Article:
Riptide of funding cuts may mean the end of Scripps library

by on March 31, 2011 · 2 comments

in Economy, Education

By Kendra Hartmann/

Scripps Institution of Oceanography Library

With budget cuts rearing their ugly head on a regular basis, news of more casualties falls on almost numb ears. The University of California, San Diego, however, is feeling the threat of tightening purse strings in a whole new way. For the students, scientists and public that frequent the Scripps Institution of Oceanography (SIO) Library, Gov. Jerry Brown’s proposed cuts could mean the end of an era: the largest library in the world dedicated to marine science will likely close this summer.

“It doesn’t make any sense that our 100-year-old unique facility should be terminated,” said Walter Munk, professor emeritus at the UCSD Institute of Geophysics and Planetary Physics and longtime SIO Library user.

On top of the $5 million that has been cut from the university’s library system budget, administrators have been told to plan for an additional $3 million slash. The result, according to university librarian Brian Schottlaender, is that UCSD will have no option other than to consolidate the eight unique campus libraries into a just few general facilities. In a letter he addressed to colleagues on the UCSD website, Schottlaender indicated that with the proposed cuts, the university would have to close, at a minimum, four library facilities: the Center for Library and Instructional Computing Services (CLICS), the International Relations/Pacific Studies Library (IR/PS), the Medical Center Library and the SIO Library.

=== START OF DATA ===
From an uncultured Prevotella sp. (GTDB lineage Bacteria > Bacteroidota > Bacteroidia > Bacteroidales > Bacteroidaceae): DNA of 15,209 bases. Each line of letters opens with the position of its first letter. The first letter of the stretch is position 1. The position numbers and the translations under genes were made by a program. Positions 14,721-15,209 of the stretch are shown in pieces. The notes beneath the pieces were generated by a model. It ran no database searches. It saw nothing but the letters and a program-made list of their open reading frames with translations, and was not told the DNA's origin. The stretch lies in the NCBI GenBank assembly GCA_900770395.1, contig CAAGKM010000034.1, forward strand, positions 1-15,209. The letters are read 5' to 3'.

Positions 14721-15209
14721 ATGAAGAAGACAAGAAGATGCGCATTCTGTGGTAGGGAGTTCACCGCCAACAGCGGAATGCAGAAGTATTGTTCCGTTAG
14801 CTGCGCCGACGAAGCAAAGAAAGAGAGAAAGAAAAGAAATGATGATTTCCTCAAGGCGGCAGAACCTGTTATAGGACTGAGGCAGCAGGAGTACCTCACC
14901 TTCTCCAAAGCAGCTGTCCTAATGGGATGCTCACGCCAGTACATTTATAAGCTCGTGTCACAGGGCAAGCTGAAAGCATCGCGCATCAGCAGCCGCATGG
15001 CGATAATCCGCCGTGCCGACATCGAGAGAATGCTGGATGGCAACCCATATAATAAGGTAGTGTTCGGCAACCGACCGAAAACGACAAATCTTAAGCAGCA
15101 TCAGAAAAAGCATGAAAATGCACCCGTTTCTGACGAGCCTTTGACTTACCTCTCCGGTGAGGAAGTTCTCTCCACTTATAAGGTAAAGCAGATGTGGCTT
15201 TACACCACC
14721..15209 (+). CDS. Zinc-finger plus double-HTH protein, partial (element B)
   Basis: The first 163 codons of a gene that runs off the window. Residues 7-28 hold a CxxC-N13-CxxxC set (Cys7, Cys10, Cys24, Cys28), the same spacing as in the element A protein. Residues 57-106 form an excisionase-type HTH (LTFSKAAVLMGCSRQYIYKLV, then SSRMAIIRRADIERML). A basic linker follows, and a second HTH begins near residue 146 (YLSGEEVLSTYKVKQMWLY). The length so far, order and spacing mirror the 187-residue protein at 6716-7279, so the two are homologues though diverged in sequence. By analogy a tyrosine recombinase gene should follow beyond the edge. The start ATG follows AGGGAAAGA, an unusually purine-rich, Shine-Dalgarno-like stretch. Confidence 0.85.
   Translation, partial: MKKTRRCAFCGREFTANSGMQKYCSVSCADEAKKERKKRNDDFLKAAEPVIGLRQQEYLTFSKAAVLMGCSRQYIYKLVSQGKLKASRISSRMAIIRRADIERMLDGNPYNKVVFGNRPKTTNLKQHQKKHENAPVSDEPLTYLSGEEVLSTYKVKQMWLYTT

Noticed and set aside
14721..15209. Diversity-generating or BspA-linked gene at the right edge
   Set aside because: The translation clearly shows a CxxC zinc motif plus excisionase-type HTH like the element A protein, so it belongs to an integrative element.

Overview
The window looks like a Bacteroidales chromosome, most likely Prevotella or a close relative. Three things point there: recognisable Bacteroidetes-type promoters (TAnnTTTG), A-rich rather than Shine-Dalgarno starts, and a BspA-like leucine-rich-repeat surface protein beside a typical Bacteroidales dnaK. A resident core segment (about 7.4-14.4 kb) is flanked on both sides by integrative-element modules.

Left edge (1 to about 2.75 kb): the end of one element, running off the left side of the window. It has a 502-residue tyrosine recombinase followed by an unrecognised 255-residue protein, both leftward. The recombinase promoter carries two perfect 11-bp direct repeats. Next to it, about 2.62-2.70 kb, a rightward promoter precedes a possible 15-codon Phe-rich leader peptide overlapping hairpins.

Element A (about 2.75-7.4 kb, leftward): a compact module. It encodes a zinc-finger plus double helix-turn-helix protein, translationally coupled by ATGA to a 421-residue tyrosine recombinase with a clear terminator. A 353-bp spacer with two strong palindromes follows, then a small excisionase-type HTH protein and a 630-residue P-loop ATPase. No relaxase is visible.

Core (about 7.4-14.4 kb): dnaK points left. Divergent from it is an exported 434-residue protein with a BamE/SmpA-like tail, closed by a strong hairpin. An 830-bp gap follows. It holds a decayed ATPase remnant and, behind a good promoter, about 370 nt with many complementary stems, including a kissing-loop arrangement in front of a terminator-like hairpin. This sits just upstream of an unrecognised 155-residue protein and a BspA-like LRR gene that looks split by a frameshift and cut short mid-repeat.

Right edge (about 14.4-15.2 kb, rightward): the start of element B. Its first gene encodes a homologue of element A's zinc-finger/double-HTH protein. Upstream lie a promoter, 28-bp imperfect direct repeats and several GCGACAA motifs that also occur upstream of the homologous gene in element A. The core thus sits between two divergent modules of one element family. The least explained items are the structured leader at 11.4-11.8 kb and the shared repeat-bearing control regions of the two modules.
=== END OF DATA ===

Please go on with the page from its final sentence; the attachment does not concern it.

Read the rest of the articel: San Diego Community News Group

{ 2 comments… read them below or add one }

George (GrokSurf) April 1, 2011 at 6:47 am

It’s been many years since I left my job at the UCSD Libraries and I have only a remote sense about the current organizational dynamics there. Last November I’d heard a rumor about a possible closure of the SIO library but thought that idea was only floated to stimulate the UCSD community into harder thinking about how to make cuts and that a creative idea would emerge to prevent such a disaster. But hearing now that it and three other library facilities may close has me shaking my head with dismay.